A student in OSU's Institute of Technology-Okmulgee’s High Voltage Lineman Program has settled his $2 million lawsuit against the university.
Kalen Griffin filed the lawsuit in Jan. 2019 after an unsupervised fall from a utility tower paralyzed him the previous spring.
In his lawsuit, Griffin claimed negligence, premise liability, breach of contract and ultrahazardous activity by OSUIT. The lawsuit argued the school was responsible for his injuries because instructors encouraged new students to practice the ultrahazardous activity without supervision.
According to Griffin’s lawsuit, he was climbing a utility pole without supervision when he fell approximately 40 feet to the ground, suffering multiple broken bones and spinal injuries.
The settlement specifies that the university is not liable for any of the claims of the lawsuit. Prior to the settlement, OSUIT spokeswoman Shari Erwin denied the instructors promoted unsupervised climbing.
“I can say unequivocally that OSUIT has not, nor ever will, encourage unsupervised activity at the pole yard,” Erwin wrote.
Erwin also said because the climbing yard of the university is not electrified, they are not required to have the Occupational Safety and Health Administration or any other outside agencies inspect the facility. However, she said the dangerous nature of the occupation means the program focuses on safety from the first day of classroom curriculum.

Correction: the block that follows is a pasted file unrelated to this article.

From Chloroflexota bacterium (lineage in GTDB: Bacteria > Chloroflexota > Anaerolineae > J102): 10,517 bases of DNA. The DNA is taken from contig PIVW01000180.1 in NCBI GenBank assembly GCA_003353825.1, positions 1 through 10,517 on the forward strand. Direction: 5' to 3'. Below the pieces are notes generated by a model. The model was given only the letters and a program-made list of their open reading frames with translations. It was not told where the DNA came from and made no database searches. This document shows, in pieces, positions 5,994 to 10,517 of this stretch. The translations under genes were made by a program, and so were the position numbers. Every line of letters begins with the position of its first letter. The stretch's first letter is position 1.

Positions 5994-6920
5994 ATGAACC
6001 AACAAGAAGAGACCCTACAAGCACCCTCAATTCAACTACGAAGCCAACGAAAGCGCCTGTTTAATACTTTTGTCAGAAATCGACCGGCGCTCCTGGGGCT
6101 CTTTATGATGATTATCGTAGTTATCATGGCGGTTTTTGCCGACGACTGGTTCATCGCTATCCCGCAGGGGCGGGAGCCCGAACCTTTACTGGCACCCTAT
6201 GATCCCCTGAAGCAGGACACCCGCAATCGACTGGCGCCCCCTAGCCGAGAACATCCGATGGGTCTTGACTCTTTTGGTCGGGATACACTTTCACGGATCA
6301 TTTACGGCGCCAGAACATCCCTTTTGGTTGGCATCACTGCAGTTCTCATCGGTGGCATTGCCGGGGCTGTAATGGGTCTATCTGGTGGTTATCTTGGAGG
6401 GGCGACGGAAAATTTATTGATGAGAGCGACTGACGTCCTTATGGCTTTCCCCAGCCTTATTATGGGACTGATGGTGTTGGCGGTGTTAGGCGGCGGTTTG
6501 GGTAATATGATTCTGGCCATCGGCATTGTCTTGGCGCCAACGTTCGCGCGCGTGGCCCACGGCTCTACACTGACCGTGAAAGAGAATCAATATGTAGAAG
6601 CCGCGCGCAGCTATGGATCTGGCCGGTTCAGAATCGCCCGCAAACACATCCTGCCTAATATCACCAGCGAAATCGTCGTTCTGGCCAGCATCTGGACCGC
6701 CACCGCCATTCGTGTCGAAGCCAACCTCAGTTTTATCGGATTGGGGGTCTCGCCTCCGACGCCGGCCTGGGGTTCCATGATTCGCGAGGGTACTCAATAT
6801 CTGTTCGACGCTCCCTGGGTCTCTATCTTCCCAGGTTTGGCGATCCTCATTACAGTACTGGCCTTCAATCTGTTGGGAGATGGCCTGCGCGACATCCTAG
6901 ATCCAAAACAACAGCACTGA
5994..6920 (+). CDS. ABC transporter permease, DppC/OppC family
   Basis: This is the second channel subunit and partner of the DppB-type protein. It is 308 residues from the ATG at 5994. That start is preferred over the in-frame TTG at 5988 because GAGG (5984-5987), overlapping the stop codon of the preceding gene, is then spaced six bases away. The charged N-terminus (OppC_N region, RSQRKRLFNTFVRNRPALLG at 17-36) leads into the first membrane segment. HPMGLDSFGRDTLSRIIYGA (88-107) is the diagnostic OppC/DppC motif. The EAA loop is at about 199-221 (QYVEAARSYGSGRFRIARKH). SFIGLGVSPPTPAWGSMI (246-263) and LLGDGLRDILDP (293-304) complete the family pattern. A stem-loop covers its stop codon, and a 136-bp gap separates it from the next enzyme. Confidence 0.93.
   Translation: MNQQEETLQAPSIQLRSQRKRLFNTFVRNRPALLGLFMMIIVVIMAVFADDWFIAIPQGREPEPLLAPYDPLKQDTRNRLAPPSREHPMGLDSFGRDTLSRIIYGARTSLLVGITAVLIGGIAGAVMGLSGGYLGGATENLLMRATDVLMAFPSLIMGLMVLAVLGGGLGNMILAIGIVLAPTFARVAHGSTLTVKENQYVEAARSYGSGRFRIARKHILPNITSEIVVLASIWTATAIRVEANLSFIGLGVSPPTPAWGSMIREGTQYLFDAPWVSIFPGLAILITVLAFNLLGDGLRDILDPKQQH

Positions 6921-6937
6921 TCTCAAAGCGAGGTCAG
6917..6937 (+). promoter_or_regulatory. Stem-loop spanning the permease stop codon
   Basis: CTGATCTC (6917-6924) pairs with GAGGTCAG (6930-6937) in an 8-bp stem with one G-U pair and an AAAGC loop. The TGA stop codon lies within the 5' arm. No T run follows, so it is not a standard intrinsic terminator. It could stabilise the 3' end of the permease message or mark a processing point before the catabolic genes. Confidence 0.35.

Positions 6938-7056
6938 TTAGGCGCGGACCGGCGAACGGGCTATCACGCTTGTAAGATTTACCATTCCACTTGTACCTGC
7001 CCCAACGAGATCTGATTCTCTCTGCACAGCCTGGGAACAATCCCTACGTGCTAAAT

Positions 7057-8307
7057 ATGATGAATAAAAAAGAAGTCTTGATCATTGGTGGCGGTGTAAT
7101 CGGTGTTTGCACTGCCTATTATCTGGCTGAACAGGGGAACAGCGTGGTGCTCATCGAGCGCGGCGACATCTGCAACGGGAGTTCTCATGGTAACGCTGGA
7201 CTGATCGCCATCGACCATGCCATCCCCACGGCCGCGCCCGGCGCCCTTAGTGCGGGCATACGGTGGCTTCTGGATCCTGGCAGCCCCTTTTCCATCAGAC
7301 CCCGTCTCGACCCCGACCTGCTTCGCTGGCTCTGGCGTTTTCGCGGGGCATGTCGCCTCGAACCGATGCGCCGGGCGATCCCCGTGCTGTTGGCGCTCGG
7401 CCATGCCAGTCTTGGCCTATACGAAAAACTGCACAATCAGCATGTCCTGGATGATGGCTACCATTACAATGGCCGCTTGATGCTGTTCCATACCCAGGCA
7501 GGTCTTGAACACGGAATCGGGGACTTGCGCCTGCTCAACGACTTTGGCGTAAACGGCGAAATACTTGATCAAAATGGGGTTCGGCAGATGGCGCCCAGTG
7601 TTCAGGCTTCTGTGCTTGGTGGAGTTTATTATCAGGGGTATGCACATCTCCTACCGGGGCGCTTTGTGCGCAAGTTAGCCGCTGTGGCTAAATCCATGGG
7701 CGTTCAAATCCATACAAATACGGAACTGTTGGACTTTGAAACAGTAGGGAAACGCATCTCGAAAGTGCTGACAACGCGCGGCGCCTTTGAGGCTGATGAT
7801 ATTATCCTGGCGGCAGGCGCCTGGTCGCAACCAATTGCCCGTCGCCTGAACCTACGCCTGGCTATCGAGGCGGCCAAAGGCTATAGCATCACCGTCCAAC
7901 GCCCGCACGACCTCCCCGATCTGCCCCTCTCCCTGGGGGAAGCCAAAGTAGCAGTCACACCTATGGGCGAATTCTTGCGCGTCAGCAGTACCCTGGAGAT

According to the U.S. Bureau of Labor Statistics, working on power lines as an installer or repairer has the highest fatality rates among occupations with 26 killed on the job in 2016. Some advances have caused safety changes to the occupation, particularly the power lift that brings workers up to the top of poles externally. However, it is not always able to be used and the technique of climbing is still needed and used regularly.
The lawsuit has been settled, with the official decision to settle made in August. The O’Colly reached out to Griffin for a comment on the settlement but has received no comment.